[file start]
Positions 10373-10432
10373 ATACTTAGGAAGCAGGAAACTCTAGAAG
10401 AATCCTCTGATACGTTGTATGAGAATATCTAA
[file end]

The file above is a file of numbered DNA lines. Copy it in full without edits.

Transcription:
Positions 10373-10432
10373 ATACTTAGGAAGCAGGAAACTCTAGAAG
10401 AATCCTCTGATACGTTGTATGAGAATATCTAA